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Wednesday, June 20, 2012

Massachusetts Woman Charged with Traveling to West Virginia to Have Sex with a Minor


Defendant in Custody Pending Trial

CLARKSBURG, WV—A woman from Massachusetts has been indicted by a federal grand jury for allegedly traveling to West Virginia to have sex with a minor, according to United States Attorney William J. Ihlenfeld, II.

CARISSA HADS, age 25, of Quincy, Massachusetts, was named in a one-count indictment this week charging her with traveling in interstate commerce with the intent to engage in illicit sexual conduct. The indictment charges that on February 23, 2012, HADS traveled from Massachusetts to north central West Virginia to have sex with a minor. Court documents indicate that HADS posed as an 18-year-old man on a social media website and also took steps to change her appearance in order to deceive the victim as to her true identity. HADS met the alleged victim online in 2010 and the two communicated for over a year before the first in-person meeting took place.

HADS traveled at least three times from Massachusetts to visit the alleged victim and was arrested at the Pittsburgh International Airport by FBI agents on May 25, 2012 on one of her visits to the area. A federal magistrate judge has ordered that HADS be detained pending trial after finding that she is danger to the community as well as a flight risk.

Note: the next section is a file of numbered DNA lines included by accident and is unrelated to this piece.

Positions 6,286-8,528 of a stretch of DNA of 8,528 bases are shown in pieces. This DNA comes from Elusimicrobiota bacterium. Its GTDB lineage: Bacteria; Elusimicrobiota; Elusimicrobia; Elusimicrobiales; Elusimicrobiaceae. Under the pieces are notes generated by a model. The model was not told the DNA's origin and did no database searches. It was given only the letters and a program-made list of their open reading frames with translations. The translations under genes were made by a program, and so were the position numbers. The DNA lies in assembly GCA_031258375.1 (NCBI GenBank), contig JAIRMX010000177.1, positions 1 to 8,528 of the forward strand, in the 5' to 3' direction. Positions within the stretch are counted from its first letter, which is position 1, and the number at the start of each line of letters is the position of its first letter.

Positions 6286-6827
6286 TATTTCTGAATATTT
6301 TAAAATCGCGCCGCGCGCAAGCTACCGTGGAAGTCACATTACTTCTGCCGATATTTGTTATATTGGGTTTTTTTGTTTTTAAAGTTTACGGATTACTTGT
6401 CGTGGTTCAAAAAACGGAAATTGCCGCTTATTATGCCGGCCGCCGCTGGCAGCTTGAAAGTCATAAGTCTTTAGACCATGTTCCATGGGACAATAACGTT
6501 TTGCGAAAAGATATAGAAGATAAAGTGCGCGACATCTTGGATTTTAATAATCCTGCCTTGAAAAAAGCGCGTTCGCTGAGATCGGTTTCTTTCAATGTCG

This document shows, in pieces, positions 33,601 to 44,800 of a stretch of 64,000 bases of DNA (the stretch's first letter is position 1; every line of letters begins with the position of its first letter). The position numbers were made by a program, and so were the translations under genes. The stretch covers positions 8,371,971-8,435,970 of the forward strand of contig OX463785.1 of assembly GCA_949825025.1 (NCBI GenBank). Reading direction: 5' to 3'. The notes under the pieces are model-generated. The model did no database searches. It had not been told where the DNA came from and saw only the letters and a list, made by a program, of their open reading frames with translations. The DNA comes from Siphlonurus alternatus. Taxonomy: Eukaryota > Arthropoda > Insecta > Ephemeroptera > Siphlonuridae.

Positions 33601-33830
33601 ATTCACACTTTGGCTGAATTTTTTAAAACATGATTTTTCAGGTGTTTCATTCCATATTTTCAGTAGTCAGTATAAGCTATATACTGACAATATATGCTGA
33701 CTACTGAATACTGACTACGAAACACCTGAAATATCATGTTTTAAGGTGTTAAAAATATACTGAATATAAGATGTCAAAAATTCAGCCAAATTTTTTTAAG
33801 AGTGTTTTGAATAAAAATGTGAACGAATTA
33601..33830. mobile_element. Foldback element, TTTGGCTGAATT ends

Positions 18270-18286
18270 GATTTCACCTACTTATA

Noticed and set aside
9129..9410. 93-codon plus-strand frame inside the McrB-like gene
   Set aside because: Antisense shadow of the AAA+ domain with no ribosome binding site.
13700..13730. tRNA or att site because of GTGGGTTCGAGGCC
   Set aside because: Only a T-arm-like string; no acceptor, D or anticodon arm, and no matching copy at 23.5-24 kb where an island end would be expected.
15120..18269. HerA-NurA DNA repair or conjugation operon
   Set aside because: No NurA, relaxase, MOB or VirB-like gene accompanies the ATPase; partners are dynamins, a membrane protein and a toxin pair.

If convicted, HADS faces up to 30 years’ imprisonment and a fine of $250,000. Under the Federal Sentencing Guidelines, the actual sentence imposed will be based upon the seriousness of the offense and the criminal history, if any, of the defendant. HADS is presumed innocent until and unless proven guilty.

“The West Virginia Internet Crimes Against Children Task Force is to be commended in how it conducted this investigation,” said Ihlenfeld. “After the tip was received, immediate steps were taken to ensure the safety of the victim and to make sure that the suspect was held accountable.”

The case will be prosecuted by Assistant United States Attorney Shawn A. Morgan, Chief of the Criminal Division for the U.S. Attorney’s Office.

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